Airtel Kenya has upgraded some of its sites with fifth-generation (5G) mobile Internet services as the telecoms operator prepares to battle Safaricom for a larger share of the fast-growing data business.
Airtel said the deployment of 5G-ready networks would help it capitalise on the rising mobile Internet demand in the country, just days after Safaricom #ticker:SCOM became the inaugural operator to offer the superfast services in the region.
The Kenyan unit of India’s Bharti Airtel says it has over 600 sites in Nairobi, Mombasa and Malindi on 5G network.
“These 600 sites are now 5G-ready. We don’t have to make any further modifications to the network. We will just get the spectrum and decide when to switch on,” Airtel Kenya managing director Prasanta Das Sarma told the Business Daily in an interview.
Airtel Kenya, which has 26.5 percent stake in the mobile data segment, wants to boost its data business amid increasing demand due to the Covid-19 pandemic that is forcing people to work and learn from home.
The new 5G network will give consumers Internet speeds of 700 megabits per second, more than three times faster than the current 4G network, allowing operators to offer an alternative service for homes and offices in areas which are not currently covered by its fibre network.
This is the market that Safaricom, which is the market leader in the mobile data segment in Kenya, with 67.6 percent of total users as of December, is eyeing.
The Nairobi bourse-listed firm launched 5G in five counties, including Nairobi, Kisumu and Kisii, and seeks to expand the high-speed Internet to 150 sites in nine urban areas in the next 12 months.
Both Airtel and Safaricom are aiming to rev up their data business to offset sluggish growth in mobile calls, where they are seeing a small revenue growth due to saturation.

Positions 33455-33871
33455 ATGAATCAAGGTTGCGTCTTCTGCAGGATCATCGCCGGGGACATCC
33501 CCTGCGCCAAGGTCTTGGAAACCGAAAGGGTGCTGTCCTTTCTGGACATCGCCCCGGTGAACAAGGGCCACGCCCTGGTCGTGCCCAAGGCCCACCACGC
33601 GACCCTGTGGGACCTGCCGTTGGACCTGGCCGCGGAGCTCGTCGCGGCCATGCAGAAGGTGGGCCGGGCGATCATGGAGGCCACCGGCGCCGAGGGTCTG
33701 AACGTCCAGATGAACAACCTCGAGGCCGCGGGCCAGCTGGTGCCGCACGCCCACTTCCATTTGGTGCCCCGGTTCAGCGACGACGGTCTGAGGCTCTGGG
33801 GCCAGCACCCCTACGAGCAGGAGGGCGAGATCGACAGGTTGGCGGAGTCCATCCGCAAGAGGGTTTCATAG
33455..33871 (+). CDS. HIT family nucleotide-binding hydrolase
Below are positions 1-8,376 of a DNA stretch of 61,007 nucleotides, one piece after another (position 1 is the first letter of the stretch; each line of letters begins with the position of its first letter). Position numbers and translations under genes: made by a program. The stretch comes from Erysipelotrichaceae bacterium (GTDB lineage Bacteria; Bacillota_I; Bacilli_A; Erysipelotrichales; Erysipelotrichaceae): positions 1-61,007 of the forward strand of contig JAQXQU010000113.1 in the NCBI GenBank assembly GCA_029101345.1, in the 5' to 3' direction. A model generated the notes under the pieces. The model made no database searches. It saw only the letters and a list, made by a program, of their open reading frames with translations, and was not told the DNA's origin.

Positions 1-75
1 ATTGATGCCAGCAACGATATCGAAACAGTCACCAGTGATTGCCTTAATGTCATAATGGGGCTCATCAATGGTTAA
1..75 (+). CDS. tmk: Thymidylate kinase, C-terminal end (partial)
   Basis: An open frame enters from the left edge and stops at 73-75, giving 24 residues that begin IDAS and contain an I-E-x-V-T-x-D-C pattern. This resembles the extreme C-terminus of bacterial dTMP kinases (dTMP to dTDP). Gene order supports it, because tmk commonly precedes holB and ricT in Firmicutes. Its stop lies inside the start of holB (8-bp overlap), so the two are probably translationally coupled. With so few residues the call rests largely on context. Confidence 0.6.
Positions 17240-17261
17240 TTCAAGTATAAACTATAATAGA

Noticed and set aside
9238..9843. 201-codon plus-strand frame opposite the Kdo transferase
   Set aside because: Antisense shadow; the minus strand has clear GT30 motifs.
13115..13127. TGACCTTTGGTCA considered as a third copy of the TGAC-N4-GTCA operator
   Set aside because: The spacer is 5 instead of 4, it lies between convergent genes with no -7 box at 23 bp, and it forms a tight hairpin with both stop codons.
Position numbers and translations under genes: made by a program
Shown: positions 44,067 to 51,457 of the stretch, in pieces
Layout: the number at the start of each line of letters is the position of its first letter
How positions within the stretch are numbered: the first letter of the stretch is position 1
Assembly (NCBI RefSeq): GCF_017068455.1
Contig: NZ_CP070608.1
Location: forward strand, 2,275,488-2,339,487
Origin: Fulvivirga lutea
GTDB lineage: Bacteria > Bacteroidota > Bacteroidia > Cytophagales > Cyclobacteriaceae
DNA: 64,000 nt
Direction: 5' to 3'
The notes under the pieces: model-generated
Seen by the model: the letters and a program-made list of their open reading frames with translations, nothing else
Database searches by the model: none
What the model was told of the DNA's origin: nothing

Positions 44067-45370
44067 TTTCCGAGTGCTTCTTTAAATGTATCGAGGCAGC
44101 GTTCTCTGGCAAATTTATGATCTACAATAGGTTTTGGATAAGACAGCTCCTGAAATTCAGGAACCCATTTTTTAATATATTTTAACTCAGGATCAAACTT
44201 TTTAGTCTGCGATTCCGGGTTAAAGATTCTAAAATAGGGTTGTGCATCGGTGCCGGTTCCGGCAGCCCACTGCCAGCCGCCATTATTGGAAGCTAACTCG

Subscribers who want to use the superfast Internet will need to acquire new handsets that are compatible with 5G before they can enjoy the service, which offers much faster data download and upload speeds that ultimately ease network congestion.
Airtel reckons it will not be in a rush to switch 5G network on, citing high handset prices.
Currently, 5G phones in the Kenyan market are few and expensive. For instance, Huawei Mate 30 Pro retails at about Sh70,000 while Huawei P40 goes for Sh98,000.
Mr Sarma told Business Daily that the switch to Airtel’s 5G network will happen in one to two years when the firm expects the cost of handsets will fall.
“The 5G handsets right now are obviously very costly and see few buys. We feel that a reasonable price will start coming in one and a half to two years,” said Mr Sarma.
“That is the time we feel we will be able to switch on our 5G network. But if things happen faster, we are ready for it.”
Just like Safaricom, Airtel is betting on data and hopes the increased smartphone usage will boost revenues and push it to profitability.
Airtel has been gaining market share in the data segment over Safaricom in recent years.
Its market share gains began after opposition leader Raila Odinga called for consumers to boycott Safaricom, accusing it of playing a role in the August 2017 presidential vote whose outcome he successfully challenged in the Supreme Court.
An aggressive hunt for subscribers by Airtel Kenya, the second biggest operator in the country, has seen it sustain the pressure on Safaricom.
Airtel’s subscriber market share on mobile data users jumped to 26.5 percent at the end of December, from 15.7 percent in September 2017.
The number of mobile data users in Kenya has increased to 43.7 million in December from 30.6 million in September 2017, according to the Communications Authority of Kenya.
Currently, only three percent of the world’s mobile phone connections are on 5G, with Asia leading at five percent, according to data by GSM Association— a trade association that represents mobile operators worldwide.
GSM Association estimates that 5G uptake will be on the rise, covering about a third of the world’s population by 2025 as low-cost devices and smartphone financing schemes accelerate adoption.
Chipmaker Qualcomm has indicated that 5G could achieve browsing and download speeds about 10 to 20 times faster than those offered by 4G.
That would allow a consumer to download a high-definition film in a minute or so. Mobile gamers will also notice less delay -- or latency -- when pressing a button on a controller and seeing the effect on the screen.
Similarly, mobile videos should be near instantaneous and glitch-free while video calls would become clearer and less jerky under the 5G network.
This is the market that Safaricom and Airtel are eyeing in their quest to increase sales from its data division.
Kenya’s telephony market has evolved over the past five years, with growth in data sales increasing faster than revenues from voice.